[Dixielandjazz] Some People Want To Dance
jdrobertson at att.net
Tue Jan 2 14:28:05 PST 2007
Reminds me of some of the "company" parties I used to drag my wife to,
except it was endless badly distorted guitar chords, and lots of drums.
On the other hand, this year, I was privileged to attend one of the best
NYE events I can remember. Some of our friends organized it at a small
Thai restaurant with a back room dance floor and small band stand. We
had a great dixieland band, Ted Shafer's Jelly Roll Jazz Band with
listmate Jim O'Briant on tuba. The band was perfect for the venue, the
crowd (78 people), the tune selection and the ambiance made it a very
enjoyable evening. The dance floor did get a little crowded.
Actually, the local okom dance scene around here is pretty good
throughout the year with three active dixieland societies and a couple
more regular monthly dances all with large dance floors and good bands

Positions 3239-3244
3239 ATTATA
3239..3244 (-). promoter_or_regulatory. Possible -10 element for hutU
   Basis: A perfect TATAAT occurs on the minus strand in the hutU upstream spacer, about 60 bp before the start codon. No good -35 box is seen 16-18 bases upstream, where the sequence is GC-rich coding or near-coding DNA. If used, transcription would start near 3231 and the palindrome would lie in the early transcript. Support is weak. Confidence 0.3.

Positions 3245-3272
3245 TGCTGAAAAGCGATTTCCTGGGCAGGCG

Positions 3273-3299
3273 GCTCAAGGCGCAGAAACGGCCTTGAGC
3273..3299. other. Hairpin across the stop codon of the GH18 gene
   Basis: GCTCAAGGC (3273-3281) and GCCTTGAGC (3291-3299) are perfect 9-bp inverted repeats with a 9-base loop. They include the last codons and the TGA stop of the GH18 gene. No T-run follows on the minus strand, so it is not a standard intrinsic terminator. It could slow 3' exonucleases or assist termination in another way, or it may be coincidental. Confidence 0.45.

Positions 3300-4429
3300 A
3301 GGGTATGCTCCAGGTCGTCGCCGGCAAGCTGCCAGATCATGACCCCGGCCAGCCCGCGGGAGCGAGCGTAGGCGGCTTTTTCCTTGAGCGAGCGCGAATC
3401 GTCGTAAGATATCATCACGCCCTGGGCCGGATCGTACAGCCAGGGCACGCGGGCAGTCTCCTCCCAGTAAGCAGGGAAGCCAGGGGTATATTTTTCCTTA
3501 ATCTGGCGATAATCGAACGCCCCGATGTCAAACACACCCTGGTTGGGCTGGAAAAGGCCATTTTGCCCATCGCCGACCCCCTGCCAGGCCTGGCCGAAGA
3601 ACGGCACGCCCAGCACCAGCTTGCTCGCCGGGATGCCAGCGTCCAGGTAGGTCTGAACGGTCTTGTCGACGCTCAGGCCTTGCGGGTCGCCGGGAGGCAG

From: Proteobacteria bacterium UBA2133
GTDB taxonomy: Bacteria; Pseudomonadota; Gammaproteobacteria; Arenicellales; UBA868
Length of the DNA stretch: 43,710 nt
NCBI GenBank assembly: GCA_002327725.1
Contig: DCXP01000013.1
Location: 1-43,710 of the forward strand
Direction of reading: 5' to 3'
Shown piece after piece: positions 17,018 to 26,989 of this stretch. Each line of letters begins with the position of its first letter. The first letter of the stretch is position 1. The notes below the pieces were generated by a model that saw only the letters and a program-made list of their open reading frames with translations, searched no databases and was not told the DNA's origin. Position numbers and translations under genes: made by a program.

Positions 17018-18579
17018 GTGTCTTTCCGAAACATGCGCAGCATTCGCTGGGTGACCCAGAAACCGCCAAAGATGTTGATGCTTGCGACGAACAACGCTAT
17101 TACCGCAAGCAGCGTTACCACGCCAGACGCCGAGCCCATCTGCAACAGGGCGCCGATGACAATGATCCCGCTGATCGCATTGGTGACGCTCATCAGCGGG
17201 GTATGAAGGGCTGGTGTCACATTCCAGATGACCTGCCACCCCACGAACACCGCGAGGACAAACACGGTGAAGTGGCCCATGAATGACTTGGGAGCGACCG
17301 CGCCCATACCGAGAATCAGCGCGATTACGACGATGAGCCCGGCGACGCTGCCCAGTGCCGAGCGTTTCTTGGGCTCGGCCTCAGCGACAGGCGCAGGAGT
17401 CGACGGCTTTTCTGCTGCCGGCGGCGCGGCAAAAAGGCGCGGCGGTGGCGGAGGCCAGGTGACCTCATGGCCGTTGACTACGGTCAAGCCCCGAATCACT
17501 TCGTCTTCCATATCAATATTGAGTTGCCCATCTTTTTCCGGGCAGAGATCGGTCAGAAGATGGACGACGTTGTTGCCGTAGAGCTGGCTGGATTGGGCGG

to choose from. Just the ever present and much discussed question of
how to recruit younger folks.
DWSI at aol.com wrote:
> Our New Year's Eve dinner party opened my eyes. My wife, mother-in-law, and
> I attended a country club gala with a "7 piece live orchestra" and we were
> excited. My wife and mother-in-law love to dance. I mean really dance. We
> shouldn't have gone. The 7 pieces centered on a loud, very bop-oriented sax
> player, with a very strong, (one beat), drummer. Now, don't get me wrong. I
> understand why musicians must practice their scales. But aren't we supposed do that
> when we're alone, instead of all night long, on a so-called, "dance job?"
> With two song exceptions, this 7-piece "orchestra" focused on the same
> up-and-down-the-scales sax solo, (at best approaching a poor man's Blues' Brothers
> feeling), with all the old folks, (like me), moving-but not really dancing-on
> the alledged dance floor. Even my sweet mother-in-law, who is very forgiving
> and kind, said it was "jiggle" music, not dance music; you go out on the dance
> floor and jiggle around. My point is a simple one. Isn't there a huge market
> for OKOM dance occasions? I used to dance to Dixie and even Ragtime, not to
> mention the world of other OKOM varieties. My god! Whatever happened to
> booking OKOM for dancing? What am I not getting? And why is a bopper even playing a
> dance job?
> Dan (backup piano) Spink
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